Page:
John Bradley Hudson, Jr. (1832 - 1903)
John Bradley Hudson, Jr.-also known simply as John Bradley Hudson- spent much of his career working in decorative arts as a painter of signs, stagecoaches and other practical items. He was also an accomplished landscape painter and illustrator. He was known for his landscapes of the White Mountains.
Hudson was born in Portland, Maine. He conducted his art education under Charles Octavius Cole in the mid 1850's. His work has the characteristic elements of the Hudson River School of painting, serene landscapes rendered in great detail with a particularly pleasing use of light. He is also sometimes identified as being a part of a separate painting school called the White Mountain School, which carries the name of his favored region for painting.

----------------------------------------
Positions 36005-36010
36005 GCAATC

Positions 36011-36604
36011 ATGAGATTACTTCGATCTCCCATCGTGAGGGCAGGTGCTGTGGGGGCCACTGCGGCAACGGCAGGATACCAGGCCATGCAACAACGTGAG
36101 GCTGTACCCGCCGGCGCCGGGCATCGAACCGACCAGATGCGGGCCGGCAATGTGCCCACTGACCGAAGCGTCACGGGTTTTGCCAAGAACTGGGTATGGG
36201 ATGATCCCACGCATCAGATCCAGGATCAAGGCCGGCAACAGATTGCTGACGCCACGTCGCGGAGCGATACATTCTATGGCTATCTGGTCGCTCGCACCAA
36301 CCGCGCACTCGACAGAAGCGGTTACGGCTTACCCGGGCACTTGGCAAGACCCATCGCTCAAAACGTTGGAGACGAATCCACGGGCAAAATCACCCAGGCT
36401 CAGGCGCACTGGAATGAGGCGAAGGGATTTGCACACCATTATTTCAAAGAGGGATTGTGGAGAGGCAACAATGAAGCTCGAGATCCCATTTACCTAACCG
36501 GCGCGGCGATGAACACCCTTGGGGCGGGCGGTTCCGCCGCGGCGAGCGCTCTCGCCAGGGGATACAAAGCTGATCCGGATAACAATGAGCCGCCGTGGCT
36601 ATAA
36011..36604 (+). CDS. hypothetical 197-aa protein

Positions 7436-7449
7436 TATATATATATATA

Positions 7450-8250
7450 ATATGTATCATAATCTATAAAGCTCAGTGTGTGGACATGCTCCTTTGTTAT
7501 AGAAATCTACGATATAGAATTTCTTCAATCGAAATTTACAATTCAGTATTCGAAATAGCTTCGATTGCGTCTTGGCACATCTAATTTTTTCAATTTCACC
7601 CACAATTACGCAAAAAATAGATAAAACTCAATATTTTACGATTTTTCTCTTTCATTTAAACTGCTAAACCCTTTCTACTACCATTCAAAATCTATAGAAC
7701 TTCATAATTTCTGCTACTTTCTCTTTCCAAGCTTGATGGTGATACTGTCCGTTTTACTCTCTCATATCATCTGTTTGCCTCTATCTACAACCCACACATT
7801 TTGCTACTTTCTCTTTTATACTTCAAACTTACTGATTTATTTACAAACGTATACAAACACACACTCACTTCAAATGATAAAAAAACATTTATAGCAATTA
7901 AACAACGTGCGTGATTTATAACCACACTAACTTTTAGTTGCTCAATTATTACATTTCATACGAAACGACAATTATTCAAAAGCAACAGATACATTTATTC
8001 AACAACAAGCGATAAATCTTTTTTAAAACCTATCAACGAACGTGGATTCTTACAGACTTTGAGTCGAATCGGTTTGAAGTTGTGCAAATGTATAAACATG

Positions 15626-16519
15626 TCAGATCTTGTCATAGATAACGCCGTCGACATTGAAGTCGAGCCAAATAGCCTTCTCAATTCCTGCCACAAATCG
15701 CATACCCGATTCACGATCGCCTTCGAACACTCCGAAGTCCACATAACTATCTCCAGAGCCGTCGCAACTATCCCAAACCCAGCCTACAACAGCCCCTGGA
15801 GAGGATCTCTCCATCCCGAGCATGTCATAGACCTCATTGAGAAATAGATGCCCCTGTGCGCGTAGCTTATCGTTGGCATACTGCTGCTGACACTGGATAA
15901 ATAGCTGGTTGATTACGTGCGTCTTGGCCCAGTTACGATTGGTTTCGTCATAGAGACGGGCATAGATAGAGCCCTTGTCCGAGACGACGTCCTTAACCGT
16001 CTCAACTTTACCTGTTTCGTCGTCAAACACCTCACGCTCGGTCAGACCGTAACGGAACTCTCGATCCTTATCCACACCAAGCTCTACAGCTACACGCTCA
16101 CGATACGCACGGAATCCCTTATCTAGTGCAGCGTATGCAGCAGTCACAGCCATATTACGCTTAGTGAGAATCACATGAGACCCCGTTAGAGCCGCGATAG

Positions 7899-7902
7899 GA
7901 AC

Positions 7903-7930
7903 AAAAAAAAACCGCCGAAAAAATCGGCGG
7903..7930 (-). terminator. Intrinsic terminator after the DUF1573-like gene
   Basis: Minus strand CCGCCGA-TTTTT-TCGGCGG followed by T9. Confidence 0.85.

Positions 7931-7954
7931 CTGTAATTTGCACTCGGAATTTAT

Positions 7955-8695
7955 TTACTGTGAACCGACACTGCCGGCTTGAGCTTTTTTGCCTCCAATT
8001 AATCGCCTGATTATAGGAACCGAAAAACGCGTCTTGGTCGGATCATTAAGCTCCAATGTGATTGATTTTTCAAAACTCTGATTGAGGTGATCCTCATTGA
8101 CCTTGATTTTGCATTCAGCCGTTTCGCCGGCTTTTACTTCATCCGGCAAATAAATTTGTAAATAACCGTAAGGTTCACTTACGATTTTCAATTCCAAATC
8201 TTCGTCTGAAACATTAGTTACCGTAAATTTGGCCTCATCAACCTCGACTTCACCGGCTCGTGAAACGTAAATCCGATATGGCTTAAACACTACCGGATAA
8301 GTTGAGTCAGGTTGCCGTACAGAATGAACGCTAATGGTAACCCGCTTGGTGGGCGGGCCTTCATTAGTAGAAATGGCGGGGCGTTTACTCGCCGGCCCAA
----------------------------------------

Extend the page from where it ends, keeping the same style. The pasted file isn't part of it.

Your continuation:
Of his illustration work, the pieces that appear in his illustrated diary, Journey to the White Mountains are among his most well known and highly regarded. The diary represents a prolific body of work in its own right, with a great deal of time and effort put into the artwork contained therein by Hudson.
The works of John Bradley Hudson, Jr. are currently held in museums including The Museum of Fine Arts in Boston and remain popular among collectors.